Courtroom Upgrades AV System In Main Courtrooms With Shure DIS DCS 6000 & QSC Q-Sys

Acerca de DCS 6000:

We’ve installed the DCS system many times over the past few years; it offers many advantages. The system is easy to use, and makes it very simple to change signal routing when individual seating arrangements in the courtrooms need to be reorganized. In addition, the whole system is extremely resistant to failure.

Peter Willmann, Project Manager at Systems Integrator Hellwig Sound Systems

The Frankfurt Regional Law Courts, a complex containing local, regional and higher regional courts as well as facilities for public prosecutors, has upgraded its audio-visual discussion and conferencing system in its two main courtrooms to a new, entirely digital system based on a Shure DIS DCS 6000 conferencing system and the QSC Q-Sys audio processing and management platform.


The AV systems in the two main court chambers at the Frankfurt Regional Law Courts were decades old and in need of being brought up to date, particularly with respect to security. As part of the refurbishment, the authorities decided that the discussion and conferencing systems needed to be replaced, but it was important to find a solution that would fit into the existing furniture in the courtrooms, so as to cause the minimum of disruption.


The integrator who undertook the planning and installation of the replacement system on behalf of the Hessian State Authorities, Hellwig Sound Systems of Bensheim, chose a completely digital solution comprising a Shure DIS DCS 6000 discussion and conferencing system, while audio routing, processing and management throughout the courtrooms is now taken care of by a QSC Q-Sys platform.


Each seat in the courtroom was given its own DCS CU-6105 central processing unit, personal loudspeaker and control panel with on/off switch, fed by newly installed Cat 7 connections, to make each seat individually addressable. To this end, each courtroom now contains three RP-6004 network splitters to provide all the necessary network connections.


The team from Hellwig Sound Systems had to first dismantle the old discussion system and construct new custom-made panels that exactly fitted the cavities left in the furniture by the older system. Beneath these custom panels, a total of 86 MU-6040D DCS interfaces were built in, each with its own GM-6524 gooseneck cardioid microphone.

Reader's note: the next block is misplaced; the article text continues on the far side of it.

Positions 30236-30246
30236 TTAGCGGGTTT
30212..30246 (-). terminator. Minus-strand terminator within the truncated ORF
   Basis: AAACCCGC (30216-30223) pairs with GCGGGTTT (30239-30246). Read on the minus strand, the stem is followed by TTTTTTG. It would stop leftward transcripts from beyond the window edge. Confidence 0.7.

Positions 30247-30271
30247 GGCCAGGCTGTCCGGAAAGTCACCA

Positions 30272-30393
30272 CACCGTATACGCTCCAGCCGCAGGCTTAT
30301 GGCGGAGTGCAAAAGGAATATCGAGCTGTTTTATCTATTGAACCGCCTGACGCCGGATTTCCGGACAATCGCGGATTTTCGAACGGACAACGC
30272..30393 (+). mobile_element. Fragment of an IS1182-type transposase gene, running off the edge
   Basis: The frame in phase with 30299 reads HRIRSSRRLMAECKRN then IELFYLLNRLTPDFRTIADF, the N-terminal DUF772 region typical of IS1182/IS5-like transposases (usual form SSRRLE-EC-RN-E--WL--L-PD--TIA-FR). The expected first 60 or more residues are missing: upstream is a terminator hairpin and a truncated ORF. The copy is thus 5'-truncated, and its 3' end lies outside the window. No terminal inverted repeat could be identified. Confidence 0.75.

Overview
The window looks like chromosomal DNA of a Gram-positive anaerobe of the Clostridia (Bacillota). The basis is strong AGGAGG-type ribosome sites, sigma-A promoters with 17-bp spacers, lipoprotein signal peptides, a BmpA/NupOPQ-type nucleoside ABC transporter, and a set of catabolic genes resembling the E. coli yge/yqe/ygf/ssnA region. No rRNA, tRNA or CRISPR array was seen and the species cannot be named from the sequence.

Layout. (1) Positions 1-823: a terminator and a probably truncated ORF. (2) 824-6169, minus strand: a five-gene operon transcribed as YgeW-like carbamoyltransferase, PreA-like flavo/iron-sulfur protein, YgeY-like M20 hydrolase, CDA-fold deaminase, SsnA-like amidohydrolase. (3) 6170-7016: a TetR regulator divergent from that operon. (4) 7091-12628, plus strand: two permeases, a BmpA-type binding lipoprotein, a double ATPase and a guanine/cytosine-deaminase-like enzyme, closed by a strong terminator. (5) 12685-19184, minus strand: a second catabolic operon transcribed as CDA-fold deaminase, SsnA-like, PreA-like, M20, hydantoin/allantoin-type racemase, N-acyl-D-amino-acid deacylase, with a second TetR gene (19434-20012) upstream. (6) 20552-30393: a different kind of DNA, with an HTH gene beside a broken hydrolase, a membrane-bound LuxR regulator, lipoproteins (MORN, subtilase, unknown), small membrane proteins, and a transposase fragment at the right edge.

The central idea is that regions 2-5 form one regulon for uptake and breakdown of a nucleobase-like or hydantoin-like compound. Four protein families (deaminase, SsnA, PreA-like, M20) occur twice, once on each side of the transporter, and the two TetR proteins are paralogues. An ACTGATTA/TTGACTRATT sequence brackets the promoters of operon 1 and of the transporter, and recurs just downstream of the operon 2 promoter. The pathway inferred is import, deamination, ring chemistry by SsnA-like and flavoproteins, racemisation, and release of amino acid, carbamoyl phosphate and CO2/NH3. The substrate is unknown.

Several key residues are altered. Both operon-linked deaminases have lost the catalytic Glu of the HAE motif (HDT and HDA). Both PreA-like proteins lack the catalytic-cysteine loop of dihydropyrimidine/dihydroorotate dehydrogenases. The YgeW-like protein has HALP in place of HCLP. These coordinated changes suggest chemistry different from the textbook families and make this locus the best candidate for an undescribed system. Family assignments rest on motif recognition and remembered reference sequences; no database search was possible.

The courtroom desks used by the judge, legal assessors and court security officers were reconstructed slightly differently, with larger custom-made panels designed to incorporate the extra functions required by each of these important court personnel — including the ability to control the lighting and in-court projection screens, to call witnesses over the PA and to activate 'Court In Session/Not In Session' and 'Public/Closed Session' indicators outside. Judges also have the ability to override all other inputs and interrupt all discussion from their control panels when required.


In addition to the conference units permanently built in to the courtroom seating, 20 more DC-6120P portable conference units allow further participants to be added to the discussions in either courtroom if required.


Audio passes from the DCS 6000 system via QSC IO-22 interfaces into the Core 250i Q-Sys central processor, which manages the networked audio streams from both main courtrooms. Q-Sys controls various functions at the courts, including the sounding of court session chimes throughout the building, the red/green status LEDs on each GM-6524 microphone and the transmission of witness calls to the PA system. In the courtrooms, the sound reinforcement is now taken care of partly by the old ceiling speakers from the original system, and partly by new QSC AD-S52T installation speakers added by the team from Hellwig Sound Systems to the public viewing gallery. Further speakers in the halls of the building facilitate the calling of witnesses to the court. The loudspeakers are now all powered by three QSC ISA 300 Ti amplifiers, which allow differentiated control over up to five different loudspeaker zones.

The increased flexibility introduced by the DCS discussion system and the Q-Sys audio management platform means that small groups of seats, in different courtrooms if required, can now be patched together and into discussions of different sizes, without all of the seats needing to be active at once. Seating in the newly refurbished courtrooms can also be moved in and out of the courtrooms, depending on the size of the trials taking place; new benches can be added or removed by plugging them in or disconnecting them from the network. If participants change seats during the discussion, their new seating position can also be incorporated into the active discussion group without any difficulty, whether they are in the original courtroom or have moved to the other for any reason. Peter Willmann, from Hellwig Sound Systems, sums up the benefits thus: "The system is easy to use, and makes it very simple to change signal routing when individual seating arrangements in the courtrooms need to be reorganized. In addition, the whole system is extremely resistant to failure."